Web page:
Having and being had: what are the perspectives?

Hillman points out that, “at night the dream has me, but in the morning I say, I had a dream” (DU 98), and I have suggested that this is more than just a rhetorical figure. It is a thought-move both Jung and Hillman frequently make, and which I have traced through various of their writings under the heading of “perspective reversal”. Let’s get a little clearer on what exactly those “perspectives” are.

1. Well, one of them, the perspective that “we have” dreams, is that which takes dreams to be personal, subjective states of mind. Since we can only know of such states when a particular person reports (tells us) that they had them (and describes them), they are assigned to be that person’s dreams. In many ways, we treat a person’s dreams similar to that person’s memories: that a person has specific memories (and what they are) is likewise something we can only know when a particular person reports to have them.

This perspective is easily recognizable as the one we usually take in everyday life, and in a refined way, it is also that of empirical behavioral science. That a person “has” a dream thus means that it can be assigned to that person (rather than a different one) from a third-person point of view. It expresses the attribution of the phenomenon, which is derived from the attribution of the report about that phenomenon, i.e. the question of “who told us about that dream”, and “whose description is it”. In everyday life, that is probably the default view because much of our knowledge about dreams comes from talking to a number of other people (in addition to ourselves experiencing dreams), and thus ascription naturally happens. In science, the third-person view is necessary because it allows intersubjectively verifiable recordings of fact, although in this case its possibilities are of course limited: the dream contents can never be accessed from the third-person point of view; only the attribution can.

(We are, in a word, in a situation which generally requires heterophenomenomenology: we have a phenomenon which we can investigate in an objective manner only by ascribing it to people and then relying crucially on their report of it, alongside other measurable data. The terminology is Dennett’s, and comes originally from cognitive science.)

2. The contrasting perspective (“the dream had me”) is phenomenological, too, but in a more strict sense. Here it is the phenomenology of the experience itself, which is obviously only accessible in retrospect (another feature dreams and memories have in common). It is the perspective taken by the subject (the narrative ‘I’) of the report themselves. And it features commonly such experiences as “walking around in the dream world”, “being at some place”, “encountering figures” (where the figures may be people, gnomes, animals, and so on).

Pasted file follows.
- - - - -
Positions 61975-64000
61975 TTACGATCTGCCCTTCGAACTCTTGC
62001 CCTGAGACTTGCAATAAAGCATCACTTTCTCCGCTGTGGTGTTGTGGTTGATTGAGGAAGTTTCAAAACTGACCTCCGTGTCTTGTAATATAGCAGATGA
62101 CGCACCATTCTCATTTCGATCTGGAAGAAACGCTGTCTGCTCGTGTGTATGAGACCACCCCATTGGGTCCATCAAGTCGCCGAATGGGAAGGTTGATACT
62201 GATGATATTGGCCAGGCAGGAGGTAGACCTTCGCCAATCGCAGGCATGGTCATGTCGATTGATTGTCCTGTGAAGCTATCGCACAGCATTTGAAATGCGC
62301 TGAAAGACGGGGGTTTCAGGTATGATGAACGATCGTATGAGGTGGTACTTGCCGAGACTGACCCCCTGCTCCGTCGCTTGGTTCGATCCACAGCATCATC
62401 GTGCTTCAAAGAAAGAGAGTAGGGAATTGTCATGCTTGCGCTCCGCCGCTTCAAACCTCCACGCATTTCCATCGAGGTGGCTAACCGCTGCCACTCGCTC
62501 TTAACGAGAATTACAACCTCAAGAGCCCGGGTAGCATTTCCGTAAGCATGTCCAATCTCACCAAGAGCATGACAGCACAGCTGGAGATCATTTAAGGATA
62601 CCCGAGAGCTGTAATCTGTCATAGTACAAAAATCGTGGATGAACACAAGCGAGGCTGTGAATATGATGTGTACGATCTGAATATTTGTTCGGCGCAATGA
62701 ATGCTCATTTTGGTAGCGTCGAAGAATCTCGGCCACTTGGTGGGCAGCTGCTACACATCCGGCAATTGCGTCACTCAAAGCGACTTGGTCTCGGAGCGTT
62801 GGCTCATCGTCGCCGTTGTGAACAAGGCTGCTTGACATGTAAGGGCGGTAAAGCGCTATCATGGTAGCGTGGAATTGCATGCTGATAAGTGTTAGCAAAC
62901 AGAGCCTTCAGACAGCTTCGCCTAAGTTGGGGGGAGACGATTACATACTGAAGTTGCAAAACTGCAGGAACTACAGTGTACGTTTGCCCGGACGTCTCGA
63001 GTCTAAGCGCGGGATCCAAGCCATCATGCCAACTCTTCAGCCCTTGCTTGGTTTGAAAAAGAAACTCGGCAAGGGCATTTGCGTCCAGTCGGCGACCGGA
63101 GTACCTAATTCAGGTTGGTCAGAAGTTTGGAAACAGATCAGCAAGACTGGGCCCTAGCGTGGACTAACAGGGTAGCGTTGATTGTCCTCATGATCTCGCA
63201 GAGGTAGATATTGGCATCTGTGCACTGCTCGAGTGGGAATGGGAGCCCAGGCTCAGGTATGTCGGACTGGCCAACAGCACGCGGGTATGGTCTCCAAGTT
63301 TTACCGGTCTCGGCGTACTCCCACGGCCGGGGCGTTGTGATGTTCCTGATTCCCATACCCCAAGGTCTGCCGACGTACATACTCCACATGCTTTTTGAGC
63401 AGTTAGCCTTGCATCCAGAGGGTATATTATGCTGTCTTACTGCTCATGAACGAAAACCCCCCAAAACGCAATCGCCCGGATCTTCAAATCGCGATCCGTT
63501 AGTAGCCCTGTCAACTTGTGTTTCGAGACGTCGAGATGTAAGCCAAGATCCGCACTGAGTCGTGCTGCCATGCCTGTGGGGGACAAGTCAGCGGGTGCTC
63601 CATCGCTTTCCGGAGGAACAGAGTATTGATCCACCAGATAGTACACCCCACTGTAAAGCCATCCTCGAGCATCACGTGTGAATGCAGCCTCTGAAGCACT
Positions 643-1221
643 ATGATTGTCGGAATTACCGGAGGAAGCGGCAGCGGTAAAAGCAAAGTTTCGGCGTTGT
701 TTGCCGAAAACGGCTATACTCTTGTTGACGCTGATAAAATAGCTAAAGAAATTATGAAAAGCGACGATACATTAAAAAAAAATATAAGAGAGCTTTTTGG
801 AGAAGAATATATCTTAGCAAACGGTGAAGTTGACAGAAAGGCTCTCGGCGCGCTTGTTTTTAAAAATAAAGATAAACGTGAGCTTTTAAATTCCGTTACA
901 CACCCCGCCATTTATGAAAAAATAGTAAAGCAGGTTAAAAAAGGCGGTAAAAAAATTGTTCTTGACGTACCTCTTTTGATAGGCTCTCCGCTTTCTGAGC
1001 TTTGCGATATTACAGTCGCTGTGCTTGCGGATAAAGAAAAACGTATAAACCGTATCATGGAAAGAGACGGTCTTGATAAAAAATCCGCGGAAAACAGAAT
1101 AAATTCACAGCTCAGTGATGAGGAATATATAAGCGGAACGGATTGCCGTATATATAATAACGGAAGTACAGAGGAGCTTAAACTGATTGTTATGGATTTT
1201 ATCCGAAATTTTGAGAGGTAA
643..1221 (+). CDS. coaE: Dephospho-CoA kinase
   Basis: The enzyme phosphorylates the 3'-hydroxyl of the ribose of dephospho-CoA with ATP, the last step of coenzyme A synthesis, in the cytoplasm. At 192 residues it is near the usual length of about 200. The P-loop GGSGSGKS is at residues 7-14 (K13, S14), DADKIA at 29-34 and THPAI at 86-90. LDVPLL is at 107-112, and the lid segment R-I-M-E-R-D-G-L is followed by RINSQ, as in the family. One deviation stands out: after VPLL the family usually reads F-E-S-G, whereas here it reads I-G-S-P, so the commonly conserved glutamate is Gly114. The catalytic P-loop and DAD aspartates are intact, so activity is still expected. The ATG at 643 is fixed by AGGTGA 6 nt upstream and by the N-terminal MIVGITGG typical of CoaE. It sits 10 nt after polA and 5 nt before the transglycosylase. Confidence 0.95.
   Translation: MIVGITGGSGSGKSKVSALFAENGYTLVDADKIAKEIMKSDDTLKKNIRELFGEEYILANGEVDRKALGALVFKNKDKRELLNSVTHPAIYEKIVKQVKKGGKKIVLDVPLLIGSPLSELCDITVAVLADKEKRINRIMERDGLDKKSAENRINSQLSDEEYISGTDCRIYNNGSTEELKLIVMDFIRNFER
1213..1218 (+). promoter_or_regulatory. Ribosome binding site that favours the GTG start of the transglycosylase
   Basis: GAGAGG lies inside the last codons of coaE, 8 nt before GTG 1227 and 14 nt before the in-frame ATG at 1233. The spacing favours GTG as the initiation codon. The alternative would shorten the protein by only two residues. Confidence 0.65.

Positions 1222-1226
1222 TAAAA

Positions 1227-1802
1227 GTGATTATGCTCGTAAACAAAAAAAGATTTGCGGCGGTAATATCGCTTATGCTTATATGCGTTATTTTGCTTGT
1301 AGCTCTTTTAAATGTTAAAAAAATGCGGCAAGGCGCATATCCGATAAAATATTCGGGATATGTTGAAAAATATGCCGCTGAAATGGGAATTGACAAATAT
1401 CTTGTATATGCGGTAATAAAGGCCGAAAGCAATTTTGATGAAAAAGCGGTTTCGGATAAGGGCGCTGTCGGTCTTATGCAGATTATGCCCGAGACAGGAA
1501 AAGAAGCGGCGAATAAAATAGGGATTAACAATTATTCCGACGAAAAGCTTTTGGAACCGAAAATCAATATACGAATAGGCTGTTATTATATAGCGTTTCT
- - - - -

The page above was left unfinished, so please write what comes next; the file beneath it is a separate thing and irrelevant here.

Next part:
Since these experiences are analogous to real-world experiences of walking around somewhere, being in some place, meeting people, etc., and are usually described in these terms, from this perspective it is natural to sort the dream into the same category, as it were, as the “world”. (After all, we do the same when we play a video game and “find ourselves” in the “world” of that game; the same happens with literature and film, too.) Also, since this is a first-person perspective, the question of attribution, i.e. “who has this”, does typically not arise. The more pertinent question, i.e. the one more likely to occur, is “where am I?” or “what is going on around here?”.

In many ways, then, this perspective is more akin to the one we take when interpreting what a novel’s narrator tells us. (But notice that it also has some characteristics in common with the perspective from which we frame, i.e. from which Goffman’s question, “what is it that is going on here?”, is asked.)

3. But there is something else to that second perspective. There is a stipulation of some autonomy: when I say “the dream had me”, it is not simply that “I” walked around in the world of a dream. It is that the dream presented me with its world, and it didn’t leave me much of a choice as to whether I wanted to walk around in it or not.

It’s different from, say, me planning and making a holiday trip to Venice. When I describe how I arrived and walked around there, I don’t say “Venice had me”, but that “I went to Venice”. The autonomous decision here is still with “me”, rather than the world around me. But in a dream, it is not usually the case that I can choose. Usually, I cannot even choose to have a dream, much less what it presents me with. That’s up to the dream itself, and in that sense, it has a certain autonomy to it.

Note that the converse does not hold with respect to the first perspective: in saying that “I had” a dream I do not imply that I had any choice in this experience. (In contrast to, say, “I had dinner at eight.”) It is still the case that the dream happens to the subject, even if we express it using the form of “I had”. The ascription of autonomy to the dream, then, is the same in both perspectives, and remains unchanged by the move I have called “perspective reversal” — if anything, the perspective reversal makes it clearer by expressing it directly.

By Leif Frenzel

Leif Frenzel is a writer and independent researcher. He has a background in philosophy, literature, music, and information technology. His recent interest is Jungian psychology, especially synchronicities and the relationship between consciousness and the unconscious.

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